Helen Alvare: The Great Paradox of “Two-ness”

Helen Alvare: The Great Paradox of “Two-ness”

Q: Helen, I heard you mentioned this definition of “two- ness” at the GIVEN conference and it undervalues the good of society and our understanding of God if it is ignored. Can you explain this for those of us who weren’t able to attend and why we should know about it?


Hell is other people

– Jean Paul Sartre

You matter, I matter. It’s the hardest thing in Theology to believe

-G. K. Chesterton

There is a great paradox at work in today’s family relationships—especially between women and men.  It ‘s the longing for and the simultaneous rejection of “two together.”

This would strike any person as problematic respecting the potential for human happiness, stability, and successfully facing day to day challenges. It’s hard to go it alone.

But it immediately strikes the Christian as problematic at more profound levels. Because we believe that God created the human race as a “twosome,” male and female.  And not just as two, unrelated monads, but a twosome capable of a union so close and so important that it could bring forth more human life, capable of eternity by God’s action. And a twosome who, together, image God in a special way if we take Genesis seriously!  Which means that if we reject the notion of two, we are missing out on understanding what God is like.

It’s hard enough to get a glimpse of what God is like without giving up on one of the most specific means he gave us.

And because God is love and God is multiple persons in an unending exchange of love (the Trinity), if we give up on the man/woman pair, we give away a crucial means to understand what love is like too!

This “twoness” key allows us to understand God and love as incredibly rich.  Involving wildly diverse and all-good human traits, no matter whether we think of them as classically male or female or both.  Outward facing and oriented to love that is forever.  Fruitful in the most profound sense.  Featuring radical equality cheek-to-cheek with radical diversity. Capable of sacrifice on behalf of the other.

Wow. God is cool. So is love.

But we don’t have to look far to see a shying away from or even rejection of “twoness” today. In the trends toward much later marriage and still-high divorce rates. In the notion that marriage is a pairing of already “complete” persons, or some type of “hedonic exchange.”  In the way we treat interdependence and dependence as the exception not the norm (i.e. the prevalent idea that we only need help when we’re infants or really old or sick….otherwise it’s Lean In all the way baby!). In the popularity of “non-relationship sex,” and contraception, and in the continuing obsession with abortion “rights” as the apogee of women’s rights.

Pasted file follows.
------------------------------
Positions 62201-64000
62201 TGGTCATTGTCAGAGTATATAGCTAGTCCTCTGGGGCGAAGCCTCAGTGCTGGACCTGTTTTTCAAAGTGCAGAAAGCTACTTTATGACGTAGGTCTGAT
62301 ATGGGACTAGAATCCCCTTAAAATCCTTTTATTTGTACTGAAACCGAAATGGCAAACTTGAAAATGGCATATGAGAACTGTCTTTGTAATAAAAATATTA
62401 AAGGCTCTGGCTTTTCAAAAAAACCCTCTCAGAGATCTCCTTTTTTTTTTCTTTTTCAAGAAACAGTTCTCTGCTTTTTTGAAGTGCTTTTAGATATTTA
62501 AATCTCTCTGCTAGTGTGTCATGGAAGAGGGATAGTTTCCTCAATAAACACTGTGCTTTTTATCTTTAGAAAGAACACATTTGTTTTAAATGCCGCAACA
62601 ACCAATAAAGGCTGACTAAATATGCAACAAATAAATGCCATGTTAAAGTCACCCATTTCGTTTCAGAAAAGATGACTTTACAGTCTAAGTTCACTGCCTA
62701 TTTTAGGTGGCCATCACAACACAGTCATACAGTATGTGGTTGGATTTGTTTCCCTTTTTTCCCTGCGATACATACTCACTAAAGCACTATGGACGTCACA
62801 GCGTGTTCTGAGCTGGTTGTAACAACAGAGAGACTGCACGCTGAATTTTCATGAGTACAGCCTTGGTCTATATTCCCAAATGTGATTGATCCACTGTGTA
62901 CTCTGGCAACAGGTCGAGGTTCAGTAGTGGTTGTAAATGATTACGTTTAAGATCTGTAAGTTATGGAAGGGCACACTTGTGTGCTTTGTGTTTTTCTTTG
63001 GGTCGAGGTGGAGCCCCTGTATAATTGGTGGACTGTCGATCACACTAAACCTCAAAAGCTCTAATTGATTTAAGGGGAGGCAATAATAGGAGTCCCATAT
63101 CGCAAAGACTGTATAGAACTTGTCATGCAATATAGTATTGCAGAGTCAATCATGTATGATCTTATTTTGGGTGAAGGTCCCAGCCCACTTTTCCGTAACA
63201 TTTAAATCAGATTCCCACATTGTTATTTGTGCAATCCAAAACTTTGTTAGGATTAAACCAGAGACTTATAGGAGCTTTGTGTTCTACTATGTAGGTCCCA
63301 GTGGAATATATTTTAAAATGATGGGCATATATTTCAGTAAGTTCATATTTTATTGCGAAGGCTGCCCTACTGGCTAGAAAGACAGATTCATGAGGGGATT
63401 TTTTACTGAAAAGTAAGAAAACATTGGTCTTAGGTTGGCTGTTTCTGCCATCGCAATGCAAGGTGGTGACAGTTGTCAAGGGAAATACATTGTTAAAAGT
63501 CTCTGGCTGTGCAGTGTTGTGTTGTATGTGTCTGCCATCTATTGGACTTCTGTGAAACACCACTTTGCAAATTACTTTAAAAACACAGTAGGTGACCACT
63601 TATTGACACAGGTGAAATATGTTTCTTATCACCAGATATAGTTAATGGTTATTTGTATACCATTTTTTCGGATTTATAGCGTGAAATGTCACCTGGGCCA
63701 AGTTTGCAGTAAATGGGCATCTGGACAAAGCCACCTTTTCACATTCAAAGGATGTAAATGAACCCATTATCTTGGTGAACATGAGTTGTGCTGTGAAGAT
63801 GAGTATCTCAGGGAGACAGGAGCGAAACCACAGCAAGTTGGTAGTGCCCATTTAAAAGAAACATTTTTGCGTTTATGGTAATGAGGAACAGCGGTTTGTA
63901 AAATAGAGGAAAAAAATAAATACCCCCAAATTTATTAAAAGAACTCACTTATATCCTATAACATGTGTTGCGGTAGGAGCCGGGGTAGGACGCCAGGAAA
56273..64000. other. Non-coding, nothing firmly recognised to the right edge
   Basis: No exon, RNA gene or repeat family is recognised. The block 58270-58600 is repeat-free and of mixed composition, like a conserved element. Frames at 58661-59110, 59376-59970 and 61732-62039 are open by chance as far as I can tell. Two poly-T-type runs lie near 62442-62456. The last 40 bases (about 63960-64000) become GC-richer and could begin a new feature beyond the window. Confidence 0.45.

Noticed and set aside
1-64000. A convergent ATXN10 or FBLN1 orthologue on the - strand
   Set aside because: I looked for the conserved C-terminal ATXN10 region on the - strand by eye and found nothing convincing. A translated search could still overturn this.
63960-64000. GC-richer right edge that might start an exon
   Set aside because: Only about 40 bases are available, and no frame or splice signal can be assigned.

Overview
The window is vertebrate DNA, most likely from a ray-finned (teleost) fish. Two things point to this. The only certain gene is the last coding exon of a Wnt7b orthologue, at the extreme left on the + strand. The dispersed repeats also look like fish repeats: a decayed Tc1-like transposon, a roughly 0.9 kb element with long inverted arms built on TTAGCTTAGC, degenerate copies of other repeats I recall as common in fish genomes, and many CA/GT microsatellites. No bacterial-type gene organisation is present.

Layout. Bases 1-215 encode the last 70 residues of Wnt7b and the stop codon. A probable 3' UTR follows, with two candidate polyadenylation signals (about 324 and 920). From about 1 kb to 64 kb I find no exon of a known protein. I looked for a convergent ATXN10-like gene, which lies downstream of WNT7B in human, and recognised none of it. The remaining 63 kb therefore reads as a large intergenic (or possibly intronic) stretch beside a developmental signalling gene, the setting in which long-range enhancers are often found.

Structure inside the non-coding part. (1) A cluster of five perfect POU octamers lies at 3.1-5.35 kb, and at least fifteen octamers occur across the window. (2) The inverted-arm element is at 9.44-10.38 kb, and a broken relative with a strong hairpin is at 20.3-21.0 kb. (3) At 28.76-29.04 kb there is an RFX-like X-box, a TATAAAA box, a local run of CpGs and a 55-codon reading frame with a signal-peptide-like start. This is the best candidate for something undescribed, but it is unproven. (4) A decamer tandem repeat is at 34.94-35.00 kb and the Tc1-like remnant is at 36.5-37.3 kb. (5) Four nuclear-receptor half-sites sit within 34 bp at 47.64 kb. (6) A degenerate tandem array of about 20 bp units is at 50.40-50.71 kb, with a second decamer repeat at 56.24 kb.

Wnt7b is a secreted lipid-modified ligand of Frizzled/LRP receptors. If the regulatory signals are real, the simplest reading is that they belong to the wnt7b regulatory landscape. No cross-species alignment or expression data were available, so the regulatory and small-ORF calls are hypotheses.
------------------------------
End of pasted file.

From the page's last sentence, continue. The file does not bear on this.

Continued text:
In fact, we know from the burgeoning field of “happiness studies,” and from other sociological research that people are happiest, and possessed of stronger emotional and physical endurance, when they understand themselves as “gifted givers,” embedded always in a web of relations both calling forth and appreciating their gifts.

This is brilliantly captured in the writing of French philosopher and Catholic convert Fabrice Hadjaj who reminds us that the “interruptions,” the “chaos,” and the sexual and generational divides and encounters characterizing the ordinary life of the family are the norm for human life–humanly lived as God intended–not the exception or a problem.

This takes some getting used to. Developing the “habit” of thinking of others’ needs, desires and interests. Treating interruptions as the norm. For most of us, this constitutes a great reversal of things. It is. Taking its place alongside many of the great paradoxes of the Christian life invented by the God who taught us the lesson that the one who loses her life will find it.

Helen Alvare is a Professor of Law at George Mason University and founder of Women Speak for Themselves. 




The Dignity of Woman – An Endow Retreat

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Our featured speakers are Heather King, Emily Stimpson, and Sister Gloria Maria OCD, with Mass celebrated by Archbishop José Gomez.

Cost is $75 and includes meals.


A Night with Endow

We are now offering a Night with Endow in California! If you don’t have time to join a small group, want to get a taste of what Endow has to offer before committing, or just need a night to be refueled on your faith – this is for you.

You gather the group, we host a dynamic, thoughtful speaker at your parish. We ask you to just come, sit and be with us as we take care of the rest providing a thoughtful reflection and understanding of where our faith and culture intersect to fuel your light as busy women in this world. See steps below for learning more and setting a date!

Steps for Inquiry

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Women in the pew are experiencing unexpected pregnancies – Care Net‘s survey says 4 in 10 women who have had an abortion were churchgoers when they ended a pregnancy. Unfortunately, most women don’t turn to the Church for help because 65% say church members judge single women who are pregnant.

These women are among us, they are our daughters and our sisters. They need support and love as they accept the unexpected gift from God and the difficult journey that can come from choosing life.

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Endow’s mission is to help all women, especially those most marginalized, recognize the origin of their own dignity and embrace the freedom found in that knowledge.

Endow’s mission includes the important work of outreach to those in need. And in a particular way, we desire to serve the needs of those women in homeless shelters, pregnancy centers, women’s clinics, and jails.

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